Expired Domains (Step by Step Part 3)

The way I like to create my private blog networks is to buy a couple of good quality expired domains and use them to link back to my own websites – so that’s exactly what we are going to be doing, and today I am going to show you how to go about finding expired domains, checking their metrics, looking at their history, reviewing their back links and also showing you what a bad expired domain looks like.


Why Expired Domains?

Why use expired domains instead of building up new domains? The reason is actually really simple. We are buying Google’s trust. All the expired domains that we are interested in have links already pointing to them. These links are seen as votes of confidence in Google’s eyes. If you get linked to from a big authority site, then that’s a good vote. If you get linked from lots of new domains, or domains that are low quality, then that’s a bad vote.

Google cares what neighborhood you hang out in, as it’s a reflection of your website. As an example – Who would you trust more? The guy who spends all his time under the bridge sniffing paint, or the firefighter who saves peoples lives day in day out.

If we were to start with new domains, we are unknown to Google. They neither trust, not distrust us as we don’t have any links (votes) yet. we could spend the next year or two building up a website to garner links and be “trusted” or we can buy an expired domain that comes with built-in trust for a few hundred dollars.


Deleted/Dropped and Expired Domains

We buy expired domains over deleted or dropped domains because it is a fairly widely held belief that once a domain is dropped, Google stops trusting it and discounts the links pointing to it. I’m not 100% sure if this is true or not, but I personally have had the best results with expired domains over deleted ones, so I suspect it may be at least partially true.

Motto – just buy the expired ones and pass over dropped ones.


Finding an Expired Domain

Expireddomains.net is pretty much the best site I have used when it comes to finding expired domains. If you can’t find a decent domain through this site, then you probably aren’t going to find any.

When using expired domains, be sure to sign up for a free account and play with the settings. This will make your searching a hell of a lot easier.

The settings that I use are as follows:

Common Filter

  • min PageRank = 1
  • Min Backlinks = 50
  • Domains per Page = 200

Adwords & SEO Filter

  • min Moz Domain Authority = 20
  • min Moz Page Authority = 20
  • min SEOkicks Domain Pop = 50

Sort by End Date. Note: This is just what I use, it doesn’t mean it’s right or wrong. You can choose different settings.

When it comes to the colours on the PR (PageRank) field. Don’t pay too much attention to that. If it’s green then it’s good. If it’s yellow then that means expireddomains.net isn’t sure if it’s good or bad, and if it’s red that means that expireddomains.net thinks it’s bad. That doesn’t mean it actually is bad, and quite often it’s actually quite good. What normally triggers it to go red is that the domain has been redirected to a different page.

When a page is redirected, it picks up the PageRank of the domain it is redirecting to. Now in some instances spammers will redirect to other pages to get a higher PageRank, but more often than not the owner of the site has changed URL and is simply pointing their old domain to the new one. These types of domains are still fine to bid on, providing they still have lots of good links pointing to them. Their PageRank might not be all that high once the redirect wears off, but you should get the domain cheaper and all those old links will still pass juice.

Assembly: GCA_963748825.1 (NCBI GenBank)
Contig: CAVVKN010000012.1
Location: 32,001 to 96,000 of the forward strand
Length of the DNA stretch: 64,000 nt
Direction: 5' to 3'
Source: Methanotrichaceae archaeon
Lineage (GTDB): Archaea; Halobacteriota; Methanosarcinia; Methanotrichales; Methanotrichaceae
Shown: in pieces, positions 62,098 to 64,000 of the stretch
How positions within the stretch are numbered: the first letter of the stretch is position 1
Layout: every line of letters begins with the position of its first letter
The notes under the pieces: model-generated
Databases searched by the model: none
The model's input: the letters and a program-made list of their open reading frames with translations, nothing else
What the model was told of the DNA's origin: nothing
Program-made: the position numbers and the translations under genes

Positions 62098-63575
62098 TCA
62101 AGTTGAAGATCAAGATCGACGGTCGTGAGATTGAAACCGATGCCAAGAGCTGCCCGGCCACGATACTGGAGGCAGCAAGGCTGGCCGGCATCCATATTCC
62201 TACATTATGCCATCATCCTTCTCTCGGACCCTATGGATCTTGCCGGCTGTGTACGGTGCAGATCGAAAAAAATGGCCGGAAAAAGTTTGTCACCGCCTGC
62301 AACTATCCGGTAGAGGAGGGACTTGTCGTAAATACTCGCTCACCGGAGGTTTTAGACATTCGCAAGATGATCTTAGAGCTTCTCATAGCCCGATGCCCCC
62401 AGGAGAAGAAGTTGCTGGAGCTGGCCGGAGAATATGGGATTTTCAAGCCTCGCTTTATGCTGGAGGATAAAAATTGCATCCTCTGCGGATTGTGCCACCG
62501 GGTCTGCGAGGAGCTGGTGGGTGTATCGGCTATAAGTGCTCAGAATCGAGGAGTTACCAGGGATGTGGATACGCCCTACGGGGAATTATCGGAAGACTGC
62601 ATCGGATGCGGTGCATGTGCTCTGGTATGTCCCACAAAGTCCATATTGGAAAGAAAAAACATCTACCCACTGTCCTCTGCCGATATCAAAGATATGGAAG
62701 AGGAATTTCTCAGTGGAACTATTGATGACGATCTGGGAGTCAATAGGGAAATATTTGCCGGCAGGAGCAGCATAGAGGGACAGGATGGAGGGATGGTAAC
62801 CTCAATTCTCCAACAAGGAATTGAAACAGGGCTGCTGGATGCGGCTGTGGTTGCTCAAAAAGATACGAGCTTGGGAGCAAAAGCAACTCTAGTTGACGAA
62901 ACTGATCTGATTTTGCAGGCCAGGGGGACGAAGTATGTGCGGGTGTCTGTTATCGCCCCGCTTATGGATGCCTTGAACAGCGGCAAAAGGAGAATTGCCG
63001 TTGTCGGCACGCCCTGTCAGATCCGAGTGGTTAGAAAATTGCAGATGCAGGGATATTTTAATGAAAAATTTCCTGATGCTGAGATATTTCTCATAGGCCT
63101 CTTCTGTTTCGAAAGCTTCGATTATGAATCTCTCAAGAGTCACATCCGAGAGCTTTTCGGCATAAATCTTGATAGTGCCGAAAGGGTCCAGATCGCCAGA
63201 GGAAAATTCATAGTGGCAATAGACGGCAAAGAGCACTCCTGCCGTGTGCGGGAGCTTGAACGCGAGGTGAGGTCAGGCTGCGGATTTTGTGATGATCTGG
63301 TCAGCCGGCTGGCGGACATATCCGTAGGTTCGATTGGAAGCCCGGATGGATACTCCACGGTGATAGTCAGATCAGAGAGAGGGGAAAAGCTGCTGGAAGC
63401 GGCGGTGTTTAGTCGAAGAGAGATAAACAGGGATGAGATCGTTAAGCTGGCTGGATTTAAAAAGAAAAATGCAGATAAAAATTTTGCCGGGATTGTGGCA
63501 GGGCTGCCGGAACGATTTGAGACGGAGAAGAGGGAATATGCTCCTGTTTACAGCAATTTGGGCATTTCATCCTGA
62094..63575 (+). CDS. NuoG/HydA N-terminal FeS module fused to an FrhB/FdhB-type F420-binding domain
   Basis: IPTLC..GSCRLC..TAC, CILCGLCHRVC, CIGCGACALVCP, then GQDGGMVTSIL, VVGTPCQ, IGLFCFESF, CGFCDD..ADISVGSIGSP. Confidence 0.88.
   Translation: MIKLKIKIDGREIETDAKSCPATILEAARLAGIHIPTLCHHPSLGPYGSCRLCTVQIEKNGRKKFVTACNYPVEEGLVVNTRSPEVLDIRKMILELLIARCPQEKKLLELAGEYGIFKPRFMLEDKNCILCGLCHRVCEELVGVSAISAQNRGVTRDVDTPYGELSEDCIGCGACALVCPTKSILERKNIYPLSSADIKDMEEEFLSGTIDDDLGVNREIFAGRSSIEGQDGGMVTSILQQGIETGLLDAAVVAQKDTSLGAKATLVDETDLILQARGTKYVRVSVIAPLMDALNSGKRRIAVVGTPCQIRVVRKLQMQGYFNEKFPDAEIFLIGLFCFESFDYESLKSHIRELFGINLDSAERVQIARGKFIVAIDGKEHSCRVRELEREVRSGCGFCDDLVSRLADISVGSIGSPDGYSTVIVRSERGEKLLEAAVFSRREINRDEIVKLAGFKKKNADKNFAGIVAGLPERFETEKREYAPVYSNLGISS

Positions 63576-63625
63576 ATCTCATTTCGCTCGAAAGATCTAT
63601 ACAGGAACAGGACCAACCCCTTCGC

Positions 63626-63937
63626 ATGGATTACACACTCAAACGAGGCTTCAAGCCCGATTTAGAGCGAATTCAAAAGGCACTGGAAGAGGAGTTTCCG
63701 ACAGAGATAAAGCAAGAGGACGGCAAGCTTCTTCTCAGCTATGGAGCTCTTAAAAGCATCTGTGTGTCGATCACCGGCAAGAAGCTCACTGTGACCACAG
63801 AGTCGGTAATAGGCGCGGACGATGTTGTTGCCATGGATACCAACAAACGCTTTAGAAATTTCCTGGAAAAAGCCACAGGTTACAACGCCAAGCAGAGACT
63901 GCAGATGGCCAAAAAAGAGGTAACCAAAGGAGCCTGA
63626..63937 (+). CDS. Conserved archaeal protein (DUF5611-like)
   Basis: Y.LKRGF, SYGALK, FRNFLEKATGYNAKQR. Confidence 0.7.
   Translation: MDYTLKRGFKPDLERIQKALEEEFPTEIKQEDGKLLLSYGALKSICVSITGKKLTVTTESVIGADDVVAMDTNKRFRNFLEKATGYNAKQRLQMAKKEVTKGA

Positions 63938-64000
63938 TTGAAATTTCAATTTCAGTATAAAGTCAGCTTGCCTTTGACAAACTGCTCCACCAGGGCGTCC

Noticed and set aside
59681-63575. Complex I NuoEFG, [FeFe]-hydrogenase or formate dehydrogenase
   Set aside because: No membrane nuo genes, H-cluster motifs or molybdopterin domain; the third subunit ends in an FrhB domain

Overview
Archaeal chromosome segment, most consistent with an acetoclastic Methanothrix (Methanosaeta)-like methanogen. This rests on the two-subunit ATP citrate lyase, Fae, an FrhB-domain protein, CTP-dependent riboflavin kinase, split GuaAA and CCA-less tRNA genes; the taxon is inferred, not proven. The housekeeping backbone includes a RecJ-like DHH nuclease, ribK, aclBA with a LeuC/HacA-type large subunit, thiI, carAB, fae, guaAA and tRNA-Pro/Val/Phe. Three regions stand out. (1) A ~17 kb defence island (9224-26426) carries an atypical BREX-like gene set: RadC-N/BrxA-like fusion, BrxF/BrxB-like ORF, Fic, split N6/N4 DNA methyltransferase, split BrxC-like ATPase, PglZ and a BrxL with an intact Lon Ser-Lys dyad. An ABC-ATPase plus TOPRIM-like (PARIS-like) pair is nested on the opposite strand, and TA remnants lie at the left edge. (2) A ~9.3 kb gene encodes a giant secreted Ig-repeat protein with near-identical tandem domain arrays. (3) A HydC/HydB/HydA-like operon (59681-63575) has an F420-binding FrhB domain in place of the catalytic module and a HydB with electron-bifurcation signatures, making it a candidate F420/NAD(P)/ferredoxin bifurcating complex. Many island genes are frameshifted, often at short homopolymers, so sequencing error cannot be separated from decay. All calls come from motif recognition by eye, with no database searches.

The main thing to note is to just be careful and inspect each domain individually. Just because the tool says one thing, doesn’t mean that its actually correct.


What Makes a Good Expired Domain

When searching for expired domains to buy, the main things you want to look for are:

  • Page Rank – Does the domain have a page rank?
  • What is the domain and page authority of the domain? We always want > 20
  • How many links does the domain have going back to it? We want to have as many as possible, without the domain being spammed. As a minimum you want 150, unless you have REALLY good domains pointing to it – like BBC and Huffington post etc. Even then you want a fair few links.
  • What was the purpose of the domain before it expired? Make sure the domain hasn’t been purchased by someone else and re-purposed. E.g. It was a blog about cooking, then was a payday loans site, or car insurance site.


What Makes a Bad Expired Domain

Lots of things can make a domain a poor choice to buy.

  • It has no PageRank
  • It has too low of a Domain or Page Authority
  • It doesn’t have many links pointing to it.
  • The links it does have are spam (directory links, lots of comment spam, social bookmarks, other low quality domains).
  • The site was previously a porn site.



Tools I use to check domains


Auction Websites

The two main websites I user are Namejet and GoDaddy. The reasons are that Namejet has really good quality domains, but you normally pay a little bit more for them, and GoDaddy has massive amounts of domains, so there are normally a few diamonds in the rough.



Don’t forget to read the rules when it comes to using the expired domains within the network.

You may also like...

Leave a Reply

Your email address will not be published. Required fields are marked *